Simone goes on to theorize to Mike that Floyd has an alternate plan in mind with regard to Kansas City's offer, and she turns out to be right: when Floyd sits down with Bulo, she proposes that the Gerhardts pay Kansas City and that the two work out a partnership agreement to share the territory. Before he can answer, though, she has something to add:

"Now, I don't know. Maybe when you look at me, you see an old woman -- and I am sixty-one. I've borne six children. Had three miscarriages. Two of my sons are here today. Two were stillborn. My first-born, Elron, killed in Korea: gook sniper took off half his head. The point is, don't assume, just because I'm an old woman, that my back is weak and my stomach's not strong. I make this counter because a deal is always better than war. But no mistake: we'll fight to keep what's ours to the last man."
Floyd Gerhardt

Bulo has nothing but respect for Floyd's offer and for the way she presents it. Even though he had shrugged her off as "a girl" in the season premiere, he can see now that, actually, she's "a good woman." What we see, but he doesn't say, is that Floyd isn't just a good woman: she's a good businesswoman. Rather than take the easy payout, offered at one of her life's most vulnerable moments, and retire, she leans in. She also doesn't try, as the only woman present, to out-phallus everyone with stereotypically masculine tough talk; instead, the part of her biography she offers Bulo as proof of her mettle is explicitly feminine. She's measured and calm, but not for a second does she seem submissive to her opponent. Floyd is a force.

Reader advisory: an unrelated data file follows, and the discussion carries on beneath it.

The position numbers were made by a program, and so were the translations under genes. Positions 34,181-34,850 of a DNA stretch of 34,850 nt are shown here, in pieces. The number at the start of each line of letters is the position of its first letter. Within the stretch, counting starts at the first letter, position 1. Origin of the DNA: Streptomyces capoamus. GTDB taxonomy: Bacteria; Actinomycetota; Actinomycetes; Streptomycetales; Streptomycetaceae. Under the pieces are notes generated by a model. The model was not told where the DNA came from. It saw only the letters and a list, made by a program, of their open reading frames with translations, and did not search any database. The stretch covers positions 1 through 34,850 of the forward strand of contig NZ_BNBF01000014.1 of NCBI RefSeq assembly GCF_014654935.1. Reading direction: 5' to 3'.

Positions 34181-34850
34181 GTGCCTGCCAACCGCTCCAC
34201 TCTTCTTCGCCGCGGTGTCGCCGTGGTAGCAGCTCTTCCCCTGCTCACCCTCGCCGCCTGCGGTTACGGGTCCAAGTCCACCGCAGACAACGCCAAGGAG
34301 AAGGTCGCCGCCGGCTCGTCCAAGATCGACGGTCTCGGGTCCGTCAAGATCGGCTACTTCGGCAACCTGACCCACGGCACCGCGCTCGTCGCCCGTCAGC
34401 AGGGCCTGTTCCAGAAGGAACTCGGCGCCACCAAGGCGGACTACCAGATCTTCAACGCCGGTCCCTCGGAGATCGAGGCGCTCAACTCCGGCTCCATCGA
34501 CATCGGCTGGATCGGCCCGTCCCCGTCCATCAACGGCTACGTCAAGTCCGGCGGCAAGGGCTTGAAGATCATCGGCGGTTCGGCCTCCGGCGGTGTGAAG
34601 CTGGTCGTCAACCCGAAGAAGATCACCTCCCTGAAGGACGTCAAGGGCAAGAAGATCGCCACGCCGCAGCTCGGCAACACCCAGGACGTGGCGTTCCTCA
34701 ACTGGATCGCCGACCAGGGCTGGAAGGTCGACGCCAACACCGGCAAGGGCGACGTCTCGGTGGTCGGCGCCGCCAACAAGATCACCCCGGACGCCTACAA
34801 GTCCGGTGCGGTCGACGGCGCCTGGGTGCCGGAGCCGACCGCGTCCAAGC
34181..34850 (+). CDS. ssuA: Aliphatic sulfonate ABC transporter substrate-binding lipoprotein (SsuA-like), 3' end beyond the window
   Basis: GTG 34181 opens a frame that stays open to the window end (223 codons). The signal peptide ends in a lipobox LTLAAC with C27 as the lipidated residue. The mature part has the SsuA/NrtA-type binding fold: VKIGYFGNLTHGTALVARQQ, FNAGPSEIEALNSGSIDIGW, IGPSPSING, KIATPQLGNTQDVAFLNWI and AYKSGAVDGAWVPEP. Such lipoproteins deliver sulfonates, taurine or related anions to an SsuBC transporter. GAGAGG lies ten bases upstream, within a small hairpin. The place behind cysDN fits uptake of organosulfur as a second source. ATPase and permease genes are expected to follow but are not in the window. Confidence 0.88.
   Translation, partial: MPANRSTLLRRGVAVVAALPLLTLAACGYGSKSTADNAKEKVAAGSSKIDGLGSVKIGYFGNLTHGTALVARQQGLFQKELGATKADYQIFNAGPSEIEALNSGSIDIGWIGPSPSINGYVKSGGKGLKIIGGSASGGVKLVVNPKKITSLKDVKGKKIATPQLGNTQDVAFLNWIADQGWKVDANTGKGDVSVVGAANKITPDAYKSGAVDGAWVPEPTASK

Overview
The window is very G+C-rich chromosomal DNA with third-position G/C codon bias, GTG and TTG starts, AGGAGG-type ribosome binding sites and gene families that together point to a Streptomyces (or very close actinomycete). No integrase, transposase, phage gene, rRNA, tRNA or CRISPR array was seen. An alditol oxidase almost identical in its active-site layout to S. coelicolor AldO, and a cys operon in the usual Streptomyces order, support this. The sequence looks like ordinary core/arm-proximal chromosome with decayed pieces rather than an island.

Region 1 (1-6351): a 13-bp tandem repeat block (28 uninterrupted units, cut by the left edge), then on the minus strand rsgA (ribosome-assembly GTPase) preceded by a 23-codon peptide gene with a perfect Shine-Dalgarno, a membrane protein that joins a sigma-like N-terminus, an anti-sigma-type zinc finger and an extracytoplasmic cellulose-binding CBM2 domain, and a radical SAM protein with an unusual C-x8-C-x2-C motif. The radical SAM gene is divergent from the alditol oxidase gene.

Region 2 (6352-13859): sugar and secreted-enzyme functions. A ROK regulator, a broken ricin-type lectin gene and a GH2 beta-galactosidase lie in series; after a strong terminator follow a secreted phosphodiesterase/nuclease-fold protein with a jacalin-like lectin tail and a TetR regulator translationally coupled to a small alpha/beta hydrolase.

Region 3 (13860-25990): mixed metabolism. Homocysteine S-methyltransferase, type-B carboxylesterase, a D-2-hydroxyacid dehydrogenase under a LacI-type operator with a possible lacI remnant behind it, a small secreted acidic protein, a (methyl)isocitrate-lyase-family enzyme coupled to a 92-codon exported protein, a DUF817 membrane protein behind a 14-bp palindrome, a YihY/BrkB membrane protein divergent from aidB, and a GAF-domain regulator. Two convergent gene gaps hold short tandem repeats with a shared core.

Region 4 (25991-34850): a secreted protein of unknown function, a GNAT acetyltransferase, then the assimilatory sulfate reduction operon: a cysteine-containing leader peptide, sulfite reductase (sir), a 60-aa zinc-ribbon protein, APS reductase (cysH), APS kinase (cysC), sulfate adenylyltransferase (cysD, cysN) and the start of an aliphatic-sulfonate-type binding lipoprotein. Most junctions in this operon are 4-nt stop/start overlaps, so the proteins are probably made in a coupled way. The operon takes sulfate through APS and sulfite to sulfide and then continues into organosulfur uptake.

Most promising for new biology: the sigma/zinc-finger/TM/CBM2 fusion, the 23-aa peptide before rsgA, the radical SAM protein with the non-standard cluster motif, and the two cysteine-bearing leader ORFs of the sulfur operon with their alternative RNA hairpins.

Bulo, to his credit, seems to recognize Floyd's stature, and it's clear that she's not the problem: Dodd is. If the Gerhardts and Kansas City get into business together, can she guarantee that she'll be able to keep her boys in line with the new division of authority? Because just that morning he fucked up two of Bulo's henchmen in a donut shop, with no evident provocation. To this point, we've seen Kansas City -- in the person of Mike and the Kitchen brothers -- be forceful and intimidating, but they haven't been reckless, and they haven't done anything a civilian witness could report to any authority. Floyd wants to honour the empire her husband's family started and leave a thriving business for her descendants. Dodd just wants to rough people up and act like a big man. Floyd brings to her position a sense of history and a clarity of purpose. Dodd brings small arms (and, I'm guessing, a small penis).

Floyd tries to reassure Bulo that the boys (really just Dodd) will fall in line, but it's too late: not only is Kansas City going to pass on her counter, but now the original offer presented to her has gone down by $2 million. Dodd knows he's made a huge error, and in the car on the way home from the meeting, he silently seeks reassurance from Floyd that he hasn't lost his mother's love forever. Part of her doesn't want to give it.



But Floyd can't withhold it for long.



Her first-born doesn't have a head for her to stroke, after all. Dodd may be a macho idiot whose short-sighted antics have pushed Floyd into a gang war. But he's still her macho idiot.